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Corridor City

The possibility of colonizing the territory through light city threads has fired the imagination of modernity from its beginnings, as in it the objective of overcoming in exemplary fashion the static logic of human settlements to install a state of transience and constant movement is complied with according to the changeability of modern times. The corridor city of the 21st century is located at the end of a line of clear technological inspiration from which the linear cities of Arturo Soria and Mosej Ginzburg derive, which share the goal of breaking with the hierarchical and oppressive relationship that the Capital City and the Grossstadt established in the field to formulate two extremely sophisticated urban models.

Corridor City

In the late awakening to industrialization in Spain, the railway became the backbone of the winding organism of Arturo Soria, and the steam machine took care of establishing around Madrid a scheme which, in accordance with the ambition of its author, did not hide its potential of extending to infinity. Decades later, and in the creative maelstrom that followed the October Revolution, the plans for territorial electrification of the USSR allowed the imagining of light urban filaments attached to the transport infrastructures, which prefigured in a terrifically real manner the Marxist illusion of the disappearance of cities.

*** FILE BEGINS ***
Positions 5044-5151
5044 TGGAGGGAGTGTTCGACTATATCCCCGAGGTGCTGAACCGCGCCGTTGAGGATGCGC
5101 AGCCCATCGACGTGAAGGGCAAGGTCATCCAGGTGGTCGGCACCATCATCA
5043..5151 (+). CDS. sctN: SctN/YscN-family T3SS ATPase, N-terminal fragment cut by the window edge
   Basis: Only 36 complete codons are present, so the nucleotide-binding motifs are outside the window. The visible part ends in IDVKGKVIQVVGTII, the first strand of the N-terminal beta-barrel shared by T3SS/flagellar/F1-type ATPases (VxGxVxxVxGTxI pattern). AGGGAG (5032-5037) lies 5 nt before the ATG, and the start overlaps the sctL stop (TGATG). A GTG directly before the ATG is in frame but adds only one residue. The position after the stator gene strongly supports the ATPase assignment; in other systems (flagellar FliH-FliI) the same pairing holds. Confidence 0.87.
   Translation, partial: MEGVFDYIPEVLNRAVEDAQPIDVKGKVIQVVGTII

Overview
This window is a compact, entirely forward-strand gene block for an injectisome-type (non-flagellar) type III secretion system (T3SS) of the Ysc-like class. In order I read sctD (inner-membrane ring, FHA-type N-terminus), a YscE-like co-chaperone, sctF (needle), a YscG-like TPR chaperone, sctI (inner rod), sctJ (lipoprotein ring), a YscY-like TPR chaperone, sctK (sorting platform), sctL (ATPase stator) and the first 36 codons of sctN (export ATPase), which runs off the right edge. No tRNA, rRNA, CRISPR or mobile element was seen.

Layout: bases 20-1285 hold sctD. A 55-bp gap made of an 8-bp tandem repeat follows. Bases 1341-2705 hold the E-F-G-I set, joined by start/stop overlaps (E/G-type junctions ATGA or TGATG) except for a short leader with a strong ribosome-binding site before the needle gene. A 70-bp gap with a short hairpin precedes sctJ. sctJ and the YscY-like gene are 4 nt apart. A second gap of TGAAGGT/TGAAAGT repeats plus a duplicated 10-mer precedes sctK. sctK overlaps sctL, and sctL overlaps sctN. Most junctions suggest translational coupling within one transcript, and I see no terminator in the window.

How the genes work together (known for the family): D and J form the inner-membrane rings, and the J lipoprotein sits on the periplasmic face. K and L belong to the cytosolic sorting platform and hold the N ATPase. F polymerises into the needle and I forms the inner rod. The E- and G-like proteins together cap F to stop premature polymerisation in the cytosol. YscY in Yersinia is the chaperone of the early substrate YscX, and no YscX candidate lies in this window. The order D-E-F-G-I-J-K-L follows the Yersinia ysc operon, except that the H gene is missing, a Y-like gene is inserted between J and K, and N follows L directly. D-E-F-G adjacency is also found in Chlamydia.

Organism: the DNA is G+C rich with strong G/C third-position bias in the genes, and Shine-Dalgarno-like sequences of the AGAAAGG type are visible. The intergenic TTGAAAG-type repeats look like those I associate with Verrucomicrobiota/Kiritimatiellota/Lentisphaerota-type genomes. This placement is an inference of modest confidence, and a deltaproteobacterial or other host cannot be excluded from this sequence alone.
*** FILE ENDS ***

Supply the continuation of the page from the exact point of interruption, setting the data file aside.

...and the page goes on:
Both projects in their own way, as is well-known, slipped into oblivion. The success of the contemporary corridor city, on the contrary, is based on the abandoning of that collective idealism that inspired linear cities and on the adoption without reservations of a declared pragmatism. The corridor city unfolds through the erratic course of the private car, renouncing completely the questioning of the supremacy of the metropolis over the territory.

Starting from this differential fact, the corridor city goes deeper into the dematerializing tendency of the linear city, and serves us a perpendicular section to its guideline, the freeway, to manifest the final apotheosis of the zero degree of what is urban. While the transversal cut of Soria’s city showed the unviable dispersion of smart Arts & Crafts suburban residences and in that of Ginzburg a room appeared completely out of context raised on pillars in an illusory manner, the corridor city exhibits a picturesque landscape of an exuberance and lightness which its forerunners could not have imagined. On the banks of its rivers of metal sprout masses of aerials and electricity pylons, and forests of advertising posters and national ensigns, which give shade to a varied catalog of faceless riverside settlements. Service stations and drive-throughs, hostess clubs and motels, truck parks and car dealerships serve to introduce the real city and show its transience and precariousness, exhibiting cheekily what the prudish metropolis does not want to see.

Bibliography

  • GARREAU, Joel. Edge City: Life on the New Frontier. New York: Doubleday, 1991

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